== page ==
Unlike the general rule barring the U.S. government from taxing foreign corporations, the U.S. does have power to tax U.S. shareholders of foreign corporations. The U.S. accomplishes this through the so-called Controlled Foreign Corporation (CFC) rules—found in Subpart F of the Internal Revenue Code. Subpart F deals with the U.S. taxation of amounts earned by controlled foreign corporations. More exactly, it provides that certain types of income from the CFCs, though undistributed, must be included in the gross income of the U.S. shareholder (in the year the income is earned by the CFC).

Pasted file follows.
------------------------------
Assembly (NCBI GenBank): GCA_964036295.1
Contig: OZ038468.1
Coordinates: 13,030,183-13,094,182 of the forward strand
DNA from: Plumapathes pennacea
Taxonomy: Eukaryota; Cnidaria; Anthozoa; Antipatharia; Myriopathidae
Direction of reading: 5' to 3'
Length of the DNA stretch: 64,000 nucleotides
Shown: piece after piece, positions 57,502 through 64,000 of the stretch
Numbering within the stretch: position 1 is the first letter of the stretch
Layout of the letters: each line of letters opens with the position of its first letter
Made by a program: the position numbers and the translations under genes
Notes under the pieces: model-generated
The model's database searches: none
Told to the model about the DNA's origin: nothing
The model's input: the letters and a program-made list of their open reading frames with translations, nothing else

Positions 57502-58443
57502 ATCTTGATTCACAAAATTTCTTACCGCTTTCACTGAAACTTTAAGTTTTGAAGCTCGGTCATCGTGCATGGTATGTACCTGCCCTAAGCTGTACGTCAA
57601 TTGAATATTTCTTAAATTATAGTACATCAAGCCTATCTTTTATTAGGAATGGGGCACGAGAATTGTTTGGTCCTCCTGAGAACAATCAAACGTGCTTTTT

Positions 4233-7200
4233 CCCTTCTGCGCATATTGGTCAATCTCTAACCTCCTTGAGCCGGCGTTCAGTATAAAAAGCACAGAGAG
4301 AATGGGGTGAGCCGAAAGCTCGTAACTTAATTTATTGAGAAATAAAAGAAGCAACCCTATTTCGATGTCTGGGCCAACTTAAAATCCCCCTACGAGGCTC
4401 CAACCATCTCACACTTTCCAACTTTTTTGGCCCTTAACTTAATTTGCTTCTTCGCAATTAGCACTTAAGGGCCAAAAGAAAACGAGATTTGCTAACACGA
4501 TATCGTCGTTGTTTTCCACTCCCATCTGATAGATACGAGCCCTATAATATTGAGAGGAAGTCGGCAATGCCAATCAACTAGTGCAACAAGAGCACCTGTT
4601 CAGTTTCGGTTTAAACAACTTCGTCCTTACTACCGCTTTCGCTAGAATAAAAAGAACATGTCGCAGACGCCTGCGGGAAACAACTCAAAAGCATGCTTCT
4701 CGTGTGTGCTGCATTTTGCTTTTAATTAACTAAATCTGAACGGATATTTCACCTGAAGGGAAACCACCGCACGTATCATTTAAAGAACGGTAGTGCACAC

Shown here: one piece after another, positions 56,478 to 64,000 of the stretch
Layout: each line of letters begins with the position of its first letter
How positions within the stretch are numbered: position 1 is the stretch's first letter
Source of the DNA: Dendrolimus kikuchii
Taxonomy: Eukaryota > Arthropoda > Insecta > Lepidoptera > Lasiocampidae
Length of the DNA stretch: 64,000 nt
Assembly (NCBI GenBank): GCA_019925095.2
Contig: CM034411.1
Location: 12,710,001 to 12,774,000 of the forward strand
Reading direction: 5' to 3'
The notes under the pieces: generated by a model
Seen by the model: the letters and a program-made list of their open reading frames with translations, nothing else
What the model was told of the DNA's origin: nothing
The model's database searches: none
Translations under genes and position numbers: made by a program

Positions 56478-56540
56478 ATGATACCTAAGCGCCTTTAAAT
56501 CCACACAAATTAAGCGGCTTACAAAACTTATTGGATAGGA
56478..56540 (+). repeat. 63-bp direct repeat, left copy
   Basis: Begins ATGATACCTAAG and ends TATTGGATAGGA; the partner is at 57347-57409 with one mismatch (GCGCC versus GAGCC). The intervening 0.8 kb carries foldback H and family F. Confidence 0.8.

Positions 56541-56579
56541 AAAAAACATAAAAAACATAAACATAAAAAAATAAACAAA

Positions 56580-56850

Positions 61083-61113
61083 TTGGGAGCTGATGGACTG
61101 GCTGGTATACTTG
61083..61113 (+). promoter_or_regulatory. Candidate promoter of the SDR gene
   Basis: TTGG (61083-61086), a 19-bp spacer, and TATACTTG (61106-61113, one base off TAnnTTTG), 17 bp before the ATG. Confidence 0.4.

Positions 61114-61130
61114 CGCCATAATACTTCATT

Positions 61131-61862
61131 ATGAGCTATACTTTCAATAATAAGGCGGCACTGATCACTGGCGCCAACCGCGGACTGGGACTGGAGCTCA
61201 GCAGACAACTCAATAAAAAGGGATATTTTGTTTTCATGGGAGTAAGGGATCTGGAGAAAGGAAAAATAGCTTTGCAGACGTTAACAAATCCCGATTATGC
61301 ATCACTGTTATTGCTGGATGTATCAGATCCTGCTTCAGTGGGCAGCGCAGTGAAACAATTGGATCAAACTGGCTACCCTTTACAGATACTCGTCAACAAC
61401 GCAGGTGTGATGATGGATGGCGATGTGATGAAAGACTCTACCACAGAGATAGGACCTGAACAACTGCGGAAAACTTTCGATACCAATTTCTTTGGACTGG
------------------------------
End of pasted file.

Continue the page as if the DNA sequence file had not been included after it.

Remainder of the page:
Can Government Tax Shareholders of a Foreign Corporation? was last modified: March 24th, 2018 by David Klasing